The Last Chairlift Ride


Arthur Vyn Boennighausen


My wife Marty and I had just finished planting and raking grass seed for ten hours straight and were relaxing at the Hermit Basin Lodge after taking showers and soaking in the hot tub when the lodge owner and proprietor suddenly shouted into our open window:

"Hey you guys, quit sitting around watching television. I am going to give you the treat of a lifetime!"

We stumbled stiffly out of the room, muscles sore from all the manual labor we had done that day. The palms of our hands were raw and blistered from using wooden handled rakes to cover the new grass seed with earth in a very stony section of our ranch.

Jay Zeller was standing on the sidewalk with two strangers, a man and a woman that we had never seen before.

"I have warmed up the electric motors for the chairlifts of Hermit Basin so that you can ride up and down the mountain while the Sun sets. I know it will be an unforgettable experience for all of you and you will thank me for weeks for thinking of this great idea!"

Less than enthused at the thought of doing anything but going to sleep early; we climbed in the chairs of the lift as Jay walked to the control room to set the chairs in motion.

"Wait a minute!" Jay yelled as he ran back to us. "Why don't you take this radio with you so that you can tell me how beautiful the sky is at Sunset."

Our companions took the radio telephone as Jay engaged the motors. Off we went up the mountain. The sky was beautiful, it was high Summer so the air was warm. We agreed that Jay did have a great idea! We were lucky to have him as a friend.

Suddenly the chairlift came to a halt about halfway between two of the towers that support the chairlift's cable; and we started that slow bouncing that results from a sudden stop of forward momentum. Jay's voice crackled over the radio:

"Something seems to be wrong with the big electric motors that make the chairlift work! Boy, there are sure a lot of switches and relays for the control systems. I have no idea what would fix this thing; I had better use the emergency backup system!"

In a few minutes the chairs started to move ever so slowly up the mountain at a rate of about one foot every fifteen seconds. We were about fifty foot off the ground, so there was no way to just get off on our own. It was very quiet so we could easily hear sounds coming over the radio from Jay's end. As we moved up the mountain we noticed that the sound of Jay's breathing was getting louder and louder.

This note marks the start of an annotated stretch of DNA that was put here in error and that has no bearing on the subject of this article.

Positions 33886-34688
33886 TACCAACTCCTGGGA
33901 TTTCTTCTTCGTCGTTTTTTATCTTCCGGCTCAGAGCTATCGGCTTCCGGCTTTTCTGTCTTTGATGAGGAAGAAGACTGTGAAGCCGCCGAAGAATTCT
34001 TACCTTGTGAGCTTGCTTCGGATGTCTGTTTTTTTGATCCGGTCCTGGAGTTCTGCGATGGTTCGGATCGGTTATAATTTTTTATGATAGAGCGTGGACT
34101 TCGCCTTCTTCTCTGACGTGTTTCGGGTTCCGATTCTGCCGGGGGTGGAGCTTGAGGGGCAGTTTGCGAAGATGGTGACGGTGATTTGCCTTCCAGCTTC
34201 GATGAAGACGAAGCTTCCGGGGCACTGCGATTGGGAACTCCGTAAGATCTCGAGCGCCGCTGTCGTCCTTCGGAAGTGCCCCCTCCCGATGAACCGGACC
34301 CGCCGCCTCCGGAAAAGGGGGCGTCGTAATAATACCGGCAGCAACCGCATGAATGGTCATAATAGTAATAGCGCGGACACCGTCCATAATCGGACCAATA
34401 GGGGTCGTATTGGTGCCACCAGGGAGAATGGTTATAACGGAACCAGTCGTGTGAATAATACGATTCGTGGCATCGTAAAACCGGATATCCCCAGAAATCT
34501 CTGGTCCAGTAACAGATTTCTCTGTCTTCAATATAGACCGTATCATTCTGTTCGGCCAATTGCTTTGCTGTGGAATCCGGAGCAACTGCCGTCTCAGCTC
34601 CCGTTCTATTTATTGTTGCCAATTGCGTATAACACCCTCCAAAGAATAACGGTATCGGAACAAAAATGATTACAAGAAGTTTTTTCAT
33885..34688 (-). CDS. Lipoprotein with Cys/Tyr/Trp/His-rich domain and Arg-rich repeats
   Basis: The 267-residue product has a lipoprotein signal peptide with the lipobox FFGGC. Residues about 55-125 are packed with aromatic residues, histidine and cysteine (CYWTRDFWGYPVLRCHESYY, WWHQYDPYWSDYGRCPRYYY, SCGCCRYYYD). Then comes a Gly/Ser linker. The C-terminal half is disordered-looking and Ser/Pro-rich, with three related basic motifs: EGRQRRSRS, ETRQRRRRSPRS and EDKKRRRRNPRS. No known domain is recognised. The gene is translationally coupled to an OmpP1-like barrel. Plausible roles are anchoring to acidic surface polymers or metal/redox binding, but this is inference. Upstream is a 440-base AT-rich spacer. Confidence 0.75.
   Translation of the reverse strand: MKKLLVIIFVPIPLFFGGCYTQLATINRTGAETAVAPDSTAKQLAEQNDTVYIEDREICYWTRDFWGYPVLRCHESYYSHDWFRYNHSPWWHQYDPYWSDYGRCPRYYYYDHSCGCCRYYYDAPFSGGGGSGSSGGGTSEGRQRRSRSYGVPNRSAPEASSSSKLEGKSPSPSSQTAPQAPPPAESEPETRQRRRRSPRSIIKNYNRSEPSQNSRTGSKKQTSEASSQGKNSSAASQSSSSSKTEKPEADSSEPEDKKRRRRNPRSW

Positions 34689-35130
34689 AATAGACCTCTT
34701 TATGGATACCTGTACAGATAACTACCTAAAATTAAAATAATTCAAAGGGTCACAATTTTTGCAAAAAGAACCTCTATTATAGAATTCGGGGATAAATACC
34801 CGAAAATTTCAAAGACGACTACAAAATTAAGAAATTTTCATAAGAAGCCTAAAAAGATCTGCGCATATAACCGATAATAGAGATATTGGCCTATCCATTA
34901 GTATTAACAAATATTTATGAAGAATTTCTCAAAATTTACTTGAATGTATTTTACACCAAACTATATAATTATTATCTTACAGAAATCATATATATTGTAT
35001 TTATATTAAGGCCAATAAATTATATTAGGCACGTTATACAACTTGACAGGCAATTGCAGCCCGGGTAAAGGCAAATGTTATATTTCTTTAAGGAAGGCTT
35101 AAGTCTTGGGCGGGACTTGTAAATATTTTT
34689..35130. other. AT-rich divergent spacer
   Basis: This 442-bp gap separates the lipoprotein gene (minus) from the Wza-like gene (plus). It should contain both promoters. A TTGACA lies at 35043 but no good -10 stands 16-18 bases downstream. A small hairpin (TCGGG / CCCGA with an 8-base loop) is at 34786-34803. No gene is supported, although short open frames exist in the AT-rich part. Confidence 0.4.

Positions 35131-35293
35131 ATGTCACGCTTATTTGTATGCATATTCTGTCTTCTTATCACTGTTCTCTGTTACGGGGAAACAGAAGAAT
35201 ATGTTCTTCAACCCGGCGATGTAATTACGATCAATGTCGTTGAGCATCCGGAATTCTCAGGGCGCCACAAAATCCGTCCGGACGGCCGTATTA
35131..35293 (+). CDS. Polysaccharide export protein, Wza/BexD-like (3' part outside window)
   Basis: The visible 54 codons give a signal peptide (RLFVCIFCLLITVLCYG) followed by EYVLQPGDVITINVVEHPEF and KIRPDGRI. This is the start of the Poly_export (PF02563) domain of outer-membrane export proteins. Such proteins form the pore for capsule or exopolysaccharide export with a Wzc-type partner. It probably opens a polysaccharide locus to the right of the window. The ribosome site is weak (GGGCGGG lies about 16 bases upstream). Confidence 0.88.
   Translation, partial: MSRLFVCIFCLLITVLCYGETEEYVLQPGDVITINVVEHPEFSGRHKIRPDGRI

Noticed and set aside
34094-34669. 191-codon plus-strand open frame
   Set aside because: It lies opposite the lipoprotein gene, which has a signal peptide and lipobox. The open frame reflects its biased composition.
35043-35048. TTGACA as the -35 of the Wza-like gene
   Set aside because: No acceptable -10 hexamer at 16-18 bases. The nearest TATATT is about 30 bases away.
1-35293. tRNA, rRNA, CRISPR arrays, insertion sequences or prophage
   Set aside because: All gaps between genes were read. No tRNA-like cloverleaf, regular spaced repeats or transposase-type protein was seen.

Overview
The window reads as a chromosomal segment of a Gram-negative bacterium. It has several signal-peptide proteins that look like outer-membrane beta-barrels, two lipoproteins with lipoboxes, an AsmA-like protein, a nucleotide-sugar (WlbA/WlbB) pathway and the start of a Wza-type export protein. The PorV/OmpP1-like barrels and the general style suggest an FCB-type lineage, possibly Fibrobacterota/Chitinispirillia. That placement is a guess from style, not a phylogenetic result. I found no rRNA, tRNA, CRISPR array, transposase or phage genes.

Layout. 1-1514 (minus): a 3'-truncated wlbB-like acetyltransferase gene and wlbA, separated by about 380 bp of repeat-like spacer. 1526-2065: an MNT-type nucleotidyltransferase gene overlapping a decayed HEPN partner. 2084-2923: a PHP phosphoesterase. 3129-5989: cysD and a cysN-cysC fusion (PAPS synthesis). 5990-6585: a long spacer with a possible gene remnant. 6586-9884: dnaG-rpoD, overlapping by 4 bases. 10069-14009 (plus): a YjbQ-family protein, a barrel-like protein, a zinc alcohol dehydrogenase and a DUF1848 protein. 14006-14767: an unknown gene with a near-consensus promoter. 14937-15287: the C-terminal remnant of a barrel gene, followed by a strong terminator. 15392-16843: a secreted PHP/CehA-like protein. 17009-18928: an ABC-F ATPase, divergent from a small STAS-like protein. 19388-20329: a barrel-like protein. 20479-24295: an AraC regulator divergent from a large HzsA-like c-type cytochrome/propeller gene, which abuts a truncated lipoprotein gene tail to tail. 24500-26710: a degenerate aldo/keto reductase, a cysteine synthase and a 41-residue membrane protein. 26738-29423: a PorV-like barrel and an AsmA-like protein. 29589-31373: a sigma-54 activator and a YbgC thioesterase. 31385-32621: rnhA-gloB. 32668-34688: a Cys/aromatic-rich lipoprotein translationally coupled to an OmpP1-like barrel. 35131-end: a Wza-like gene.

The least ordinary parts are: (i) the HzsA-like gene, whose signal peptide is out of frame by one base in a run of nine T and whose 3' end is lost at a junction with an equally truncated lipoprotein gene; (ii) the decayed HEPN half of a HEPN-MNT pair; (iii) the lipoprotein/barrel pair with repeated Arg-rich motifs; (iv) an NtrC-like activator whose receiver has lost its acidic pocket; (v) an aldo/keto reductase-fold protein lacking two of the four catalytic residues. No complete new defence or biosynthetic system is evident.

"Hey Zeller!" we shouted into the radio. "Why are you breathing so hard down there?"

"I am breathing so hard" Jay yelled back into the radio "Because the emergency backup system for the chairlift is a big crank that you turn by hand, it was meant to be turned by at least five people at the same time but I only have myself to do it. In addition to being a lot of work, the room I am in is hot and my effort is making it hotter. There is a thermometer right between my eyes that says it is 192 degrees Fahrenheit in this room!"

The chairs came to a stop. "Whats wrong now?" we yelled into the radio. "I have to go outside and rest for a while." Jay answered back. "It is so hot and I am getting exhausted from the effort. How much do we have to go before you are on the top of the hill?" Jay asked.

"At the rate you are turning the crank, about another hour to the top." we told Jay. "Are you going to let us ride the chair back down to the bottom?"

"I don't have the energy to crank you up AND down. You will have to get off at the top and walk down the Alpine skii runs in the dark." Jay told us.

We looked at one another in the gathering gloom and were told by our companions from Kansas that they both had just had knee surgery the week before and were going to have a hard time walking down the mountain at all let alone in the dark. Everyone talked and complained for the last hour to the top as we listened to Jay breath and sweat over the radio. There was nothing we could do.

Well, we finally made it to the top and limped back down the mountain to where Jay was waiting with his usual big smile and optimistic outlook on what had happened.

"What an adventure!" Jay said excitedly as we walked up to him. "At least I got you out of watching television in your lodge rooms didn't I? I did good!"

We were so glad we were home safe that we just rolled our eyes and thanked Jay for his efforts and checked out the key to the hot tub so that we could all have a good soak before going to bed. After getting our swimming suits on we pulled off the cover to the hot tub and jumped in.

The hot tub was ice cold. In his excitement over seeing us Jay forgot to tell us he had cleaned and filled it with fresh cold water while we were walking down the mountain. After all, you might as well get some work done if you have the time.